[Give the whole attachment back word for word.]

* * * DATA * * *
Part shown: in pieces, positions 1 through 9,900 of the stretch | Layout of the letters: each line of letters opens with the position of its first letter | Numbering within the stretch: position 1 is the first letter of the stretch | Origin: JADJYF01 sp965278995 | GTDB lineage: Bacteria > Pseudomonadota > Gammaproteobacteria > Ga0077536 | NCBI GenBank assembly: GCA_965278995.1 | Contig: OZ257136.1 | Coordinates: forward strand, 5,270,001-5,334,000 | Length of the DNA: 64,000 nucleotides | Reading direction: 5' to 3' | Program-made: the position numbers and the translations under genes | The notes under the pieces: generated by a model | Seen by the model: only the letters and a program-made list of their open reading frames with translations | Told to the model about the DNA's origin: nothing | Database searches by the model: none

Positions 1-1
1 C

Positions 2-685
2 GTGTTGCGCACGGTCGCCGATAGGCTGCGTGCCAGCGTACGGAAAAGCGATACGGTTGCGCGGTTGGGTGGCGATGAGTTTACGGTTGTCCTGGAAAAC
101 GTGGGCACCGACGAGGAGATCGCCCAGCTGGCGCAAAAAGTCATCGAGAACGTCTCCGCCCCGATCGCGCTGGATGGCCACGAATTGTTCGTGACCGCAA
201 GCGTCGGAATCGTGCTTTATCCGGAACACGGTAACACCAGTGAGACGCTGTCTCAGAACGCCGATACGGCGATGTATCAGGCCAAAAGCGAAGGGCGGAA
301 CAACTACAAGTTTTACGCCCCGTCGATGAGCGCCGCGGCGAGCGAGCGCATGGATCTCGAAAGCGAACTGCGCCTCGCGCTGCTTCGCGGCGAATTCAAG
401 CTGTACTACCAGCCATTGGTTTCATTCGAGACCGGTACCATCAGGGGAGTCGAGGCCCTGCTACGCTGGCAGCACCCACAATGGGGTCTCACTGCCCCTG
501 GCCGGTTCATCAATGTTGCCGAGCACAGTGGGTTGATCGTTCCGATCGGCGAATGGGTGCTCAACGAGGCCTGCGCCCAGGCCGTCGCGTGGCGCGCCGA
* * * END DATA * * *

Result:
Part shown: in pieces, positions 1 through 9,900 of the stretch | Layout of the letters: each line of letters opens with the position of its first letter | Numbering within the stretch: position 1 is the first letter of the stretch | Origin: JADJYF01 sp965278995 | GTDB lineage: Bacteria > Pseudomonadota > Gammaproteobacteria > Ga0077536 | NCBI GenBank assembly: GCA_965278995.1 | Contig: OZ257136.1 | Coordinates: forward strand, 5,270,001-5,334,000 | Length of the DNA: 64,000 nucleotides | Reading direction: 5' to 3' | Program-made: the position numbers and the translations under genes | The notes under the pieces: generated by a model | Seen by the model: only the letters and a program-made list of their open reading frames with translations | Told to the model about the DNA's origin: nothing | Database searches by the model: none

Positions 1-1
1 C

Positions 2-685
2 GTGTTGCGCACGGTCGCCGATAGGCTGCGTGCCAGCGTACGGAAAAGCGATACGGTTGCGCGGTTGGGTGGCGATGAGTTTACGGTTGTCCTGGAAAAC
101 GTGGGCACCGACGAGGAGATCGCCCAGCTGGCGCAAAAAGTCATCGAGAACGTCTCCGCCCCGATCGCGCTGGATGGCCACGAATTGTTCGTGACCGCAA
201 GCGTCGGAATCGTGCTTTATCCGGAACACGGTAACACCAGTGAGACGCTGTCTCAGAACGCCGATACGGCGATGTATCAGGCCAAAAGCGAAGGGCGGAA
301 CAACTACAAGTTTTACGCCCCGTCGATGAGCGCCGCGGCGAGCGAGCGCATGGATCTCGAAAGCGAACTGCGCCTCGCGCTGCTTCGCGGCGAATTCAAG
401 CTGTACTACCAGCCATTGGTTTCATTCGAGACCGGTACCATCAGGGGAGTCGAGGCCCTGCTACGCTGGCAGCACCCACAATGGGGTCTCACTGCCCCTG
501 GCCGGTTCATCAATGTTGCCGAGCACAGTGGGTTGATCGTTCCGATCGGCGAATGGGTGCTCAACGAGGCCTGCGCCCAGGCCGTCGCGTGGCGCGCCGA